I know more than anyone how hard it is starting life with a negative networth….to the tune of -100k…..so yeah, I don’t want kiddo to start life like me! but I also don’t think a little debt WITH a plan to pay it off is a bad thing. Hubby and I have decided to set aside a set amount each month for her (we already started) for the next 18 years in a registered savings account (probably similar to your 529?). Our financial priorities are debt freedom and then retirement. I guess what I’m saying is that she gets what she gets from us, which will be a decent chunk of change come 18 years time. BUT 1) she has to maintain good grades and 2) have some financial responsibility for her education as well (part time job or maybe some loans!!) I fully believe that having a little ‘skin in the game’ is good for kids in terms of work ethic. Also, If she decided to purse graduate or more education than a 4 yr degree- her responsibility. The money we give will only be used for tuition/books. If she wants to move away, go south for spring break she better get a job 🙂
We’re totally on the same page. Skin in the game made us who we are. But like you said, it sucks to start in the hole. It sounds like you’re well on your way to make sure that your little kiddo will be sitting pretty come college time.
My dream is to cover their tuition 100%. However, they will be required to work the moment they are legally able and during summers. I want them to be able to just concentrate on school and related activities (whatever they are interested in such as sports or academic clubs) during the school year. I dream of them heading back to our home state and attending Yale!
I hope to keep a good balance for them as they grow up between their education and activities without too much crazy pressure (Yale is MY dream, not necessarily theirs!). I want them to learn to work for what they want.
Brought them to the mall this weekend to get their ears pierced, and for the first time we were in old navy and they were very interested in the clothing and shoes. My mom and sister were with us and it was just so funny. They kept saying “I want those shoes” and “look at that dress”. Immediately, I asked “do you guys have a job?” My mom thought I was mean and got each of them a couple of shirts they wanted. I just laughed at her and said I learned from her!
Luckily hubby and I are on the same page on making sure they learn to earn for the things they want. There will be no cell phones and iPads for them, unless they save for the and can pay the bills themselves. As the oldest children in our families we always had to work and we see we turned out way better than our spoiled siblings!!!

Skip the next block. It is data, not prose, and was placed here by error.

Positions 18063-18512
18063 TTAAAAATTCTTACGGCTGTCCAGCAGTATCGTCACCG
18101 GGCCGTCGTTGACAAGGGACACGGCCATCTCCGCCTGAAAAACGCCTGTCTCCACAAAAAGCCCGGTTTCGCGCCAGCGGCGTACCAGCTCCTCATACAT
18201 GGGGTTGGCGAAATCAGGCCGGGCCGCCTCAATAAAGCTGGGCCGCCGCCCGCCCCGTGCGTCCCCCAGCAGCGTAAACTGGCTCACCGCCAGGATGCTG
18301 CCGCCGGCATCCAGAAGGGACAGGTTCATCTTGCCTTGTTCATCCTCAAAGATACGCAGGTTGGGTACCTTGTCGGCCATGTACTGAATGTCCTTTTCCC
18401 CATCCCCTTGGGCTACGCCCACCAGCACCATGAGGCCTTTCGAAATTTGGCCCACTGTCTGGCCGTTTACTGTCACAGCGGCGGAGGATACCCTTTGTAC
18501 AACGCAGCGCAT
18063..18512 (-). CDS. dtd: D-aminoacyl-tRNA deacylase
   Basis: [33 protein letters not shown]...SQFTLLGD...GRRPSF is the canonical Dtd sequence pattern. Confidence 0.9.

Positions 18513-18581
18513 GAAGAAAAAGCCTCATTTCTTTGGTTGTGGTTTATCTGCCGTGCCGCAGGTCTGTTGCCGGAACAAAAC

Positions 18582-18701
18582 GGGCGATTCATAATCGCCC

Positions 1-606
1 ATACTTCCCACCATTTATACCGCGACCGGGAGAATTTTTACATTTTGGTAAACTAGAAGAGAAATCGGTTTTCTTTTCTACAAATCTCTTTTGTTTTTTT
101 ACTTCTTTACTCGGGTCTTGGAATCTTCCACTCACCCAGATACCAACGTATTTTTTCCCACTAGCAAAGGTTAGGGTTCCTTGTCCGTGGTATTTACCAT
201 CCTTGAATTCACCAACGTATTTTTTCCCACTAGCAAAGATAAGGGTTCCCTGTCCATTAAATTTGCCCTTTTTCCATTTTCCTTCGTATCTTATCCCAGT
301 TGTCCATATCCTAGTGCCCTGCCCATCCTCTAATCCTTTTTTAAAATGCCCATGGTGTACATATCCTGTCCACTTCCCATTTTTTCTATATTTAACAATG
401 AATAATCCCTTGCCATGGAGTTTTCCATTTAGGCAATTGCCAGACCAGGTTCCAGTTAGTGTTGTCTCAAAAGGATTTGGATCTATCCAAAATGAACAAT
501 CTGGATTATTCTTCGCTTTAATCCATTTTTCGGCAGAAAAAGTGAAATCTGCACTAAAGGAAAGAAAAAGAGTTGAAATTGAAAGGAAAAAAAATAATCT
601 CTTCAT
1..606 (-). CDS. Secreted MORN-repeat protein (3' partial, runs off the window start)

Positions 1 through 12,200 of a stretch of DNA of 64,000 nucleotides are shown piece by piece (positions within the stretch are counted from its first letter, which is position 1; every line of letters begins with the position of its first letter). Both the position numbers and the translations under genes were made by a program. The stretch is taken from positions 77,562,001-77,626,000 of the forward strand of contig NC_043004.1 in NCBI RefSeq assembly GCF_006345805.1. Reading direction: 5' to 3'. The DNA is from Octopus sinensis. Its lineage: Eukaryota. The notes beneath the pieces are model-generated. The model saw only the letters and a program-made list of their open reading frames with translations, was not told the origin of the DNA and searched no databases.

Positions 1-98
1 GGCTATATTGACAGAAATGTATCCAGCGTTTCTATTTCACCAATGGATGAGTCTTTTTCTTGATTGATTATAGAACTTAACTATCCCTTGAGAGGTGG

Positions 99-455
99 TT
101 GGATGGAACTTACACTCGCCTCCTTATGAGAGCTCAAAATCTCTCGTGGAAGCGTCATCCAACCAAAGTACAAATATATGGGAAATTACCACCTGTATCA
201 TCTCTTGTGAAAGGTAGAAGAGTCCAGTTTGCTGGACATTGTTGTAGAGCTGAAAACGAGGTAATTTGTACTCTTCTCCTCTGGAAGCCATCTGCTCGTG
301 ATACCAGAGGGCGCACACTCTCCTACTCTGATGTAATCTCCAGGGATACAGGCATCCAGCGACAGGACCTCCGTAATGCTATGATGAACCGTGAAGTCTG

Yale! No pressure, girls! 😉 I think it’s great you’ve got such high goals for them. And I love your “learn to earn” philosophy. Hope you don’t mind us stealing, I mean, borrowing it.
You bring up a great point about balance though. I feel grateful to have been able participate in a lot of sports and groups through high school. But that didn’t mean I couldn’t work, too. Kids don’t need to be babied.
Most likely,my children, all 3 of them will go to a state school. I want to emphasize to my children that the name of the school of is not important. Getting good grades, picking a nice major, and obtaining interniships will be the most beneficial for them. As for paying for college, I am hoping to be able to cover 2 years of college via a 529 plan. Then hopefully, my children will have earned enough money in their lifetime to cover at least 1 year of school. So, if they had to take out a loan it would only be for 1 year.
I agree with you on state schools. I’m conflicted because I want my child(ren) to be able to choose their school, but there’s still got to be a budget involved. I like your thinking of covering two years. We might have to rethink our current minimum of one year.
We’re probably going to be going with #3 or something close to what you’re thinking. We want to help them through, but also want them to learn about the hard work that’s needed if you want to accomplish something. I know it sounds a little cold, we just want to make sure we prepare them for life beyond college so they can succeed.
That’s the hardest part about all the parental planning stuff is “being cold” and mean. But without some good ol’ fashioned tough love and telling our kids to get a job, we’ll end up doing them more harm by babying them through life. Must. Be. Strong.